NEW YORK — About a quarter of NYPD school safety agents still have not been vaccinated against the coronavirus — and if that doesn’t change by 5 p.m. this Friday, they won’t be eligible to work next week.
“There's days more for people to get vaccinated,” Mayor Bill de Blasio said at his daily news briefing Tuesday. “We guarantee you a substantial number more will get vaccinated in that time.”
The mandate was initially set to go into effect this Monday, and still, only 74% of the agents are vaccinated. That could leave the city moving agents around — and relying on longer shifts — next week.
“There is overtime, which can help us to fill some of those shifts. There's places where if you had a certain number of school safety agents and you have one less, it doesn't stop you from still getting the work done,” the mayor said. “There's a variety of things that we're going to do.”
What You Need To Know
- The city's vaccine mandate for school staff doesn't just apply to teachers — it also includes NYPD school safety agents
- And only 74% of them are vaccinated, with just days to go before the 5 p.m. Friday deadline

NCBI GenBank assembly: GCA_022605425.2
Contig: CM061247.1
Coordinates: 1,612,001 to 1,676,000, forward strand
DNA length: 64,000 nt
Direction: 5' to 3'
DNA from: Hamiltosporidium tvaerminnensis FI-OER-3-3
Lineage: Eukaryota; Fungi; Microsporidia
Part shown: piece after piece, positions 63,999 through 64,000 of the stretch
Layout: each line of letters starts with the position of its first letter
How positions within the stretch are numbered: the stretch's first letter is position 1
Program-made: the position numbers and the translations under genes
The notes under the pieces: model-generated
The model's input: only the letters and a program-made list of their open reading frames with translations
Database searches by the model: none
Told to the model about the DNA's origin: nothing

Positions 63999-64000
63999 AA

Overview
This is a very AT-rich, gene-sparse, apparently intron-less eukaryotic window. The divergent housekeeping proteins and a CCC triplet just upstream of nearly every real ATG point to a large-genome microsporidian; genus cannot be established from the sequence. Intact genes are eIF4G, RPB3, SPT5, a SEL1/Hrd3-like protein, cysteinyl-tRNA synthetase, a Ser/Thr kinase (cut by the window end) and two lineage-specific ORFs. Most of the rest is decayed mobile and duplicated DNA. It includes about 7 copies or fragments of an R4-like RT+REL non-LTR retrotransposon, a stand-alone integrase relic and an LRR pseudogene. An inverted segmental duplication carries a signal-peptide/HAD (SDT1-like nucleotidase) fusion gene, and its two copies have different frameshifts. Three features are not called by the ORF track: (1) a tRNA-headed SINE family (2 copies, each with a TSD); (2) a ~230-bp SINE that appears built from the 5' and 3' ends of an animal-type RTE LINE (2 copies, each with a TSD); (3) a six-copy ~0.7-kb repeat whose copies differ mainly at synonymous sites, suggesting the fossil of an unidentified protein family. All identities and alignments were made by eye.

- The mayor says the city can use overtime to help cover for unvaccinated staffers who won't be able to work — and who won't get paid — starting Monday
But appearing on NY1 on Tuesday morning, the mayor’s police commissioner, Dermot Shea, didn’t sound as optimistic about the ability to plug any holes.
“We can’t put what we don’t have,” he said. “We’ll be as fluid as we can.”
The police department sent school safety agents text messages last week reminding them they’d lose their pay if they weren’t vaccinated, and informing others they’d need to work 12-hour shifts to alleviate a staffing crunch.
Gregory Floyd, who heads the union representing the agents, says there's been no other communication by the city.
“There's a lot of uncertainty, and there are no answers,” said Floyd, president of Teamsters Local 237. “There are no meetings going on, at least not including myself. So I don't know what to expect on Monday.”
Floyd says he encourages his members to speak to their physicians, and says that in almost all cases their physicians will advise them to get vaccinated.
But he says the staffing crunch is made worse by elected officials who want to remove the NYPD from schools, and who called for the city not to hire new classes of agents.
“I warned everyone — parents, students, teachers — my conversation started last year and continued up to this year,” Floyd said. “Well, September's here and you’re short.”
The rates of vaccination in other school job titles is considerably higher. Eighty-seven percent of all staff working in city school buildings have received the shot, and that figure is 91% among teachers, the mayor said Tuesday.
Starting Monday, anyone who works in a school and hasn't been vaccinated will lose their paycheck.
“They may even lose their job, ultimately,” de Blasio said. “A lot of people are going to look at that and say, ‘Hold up, okay, I'll get vaccinated.’”
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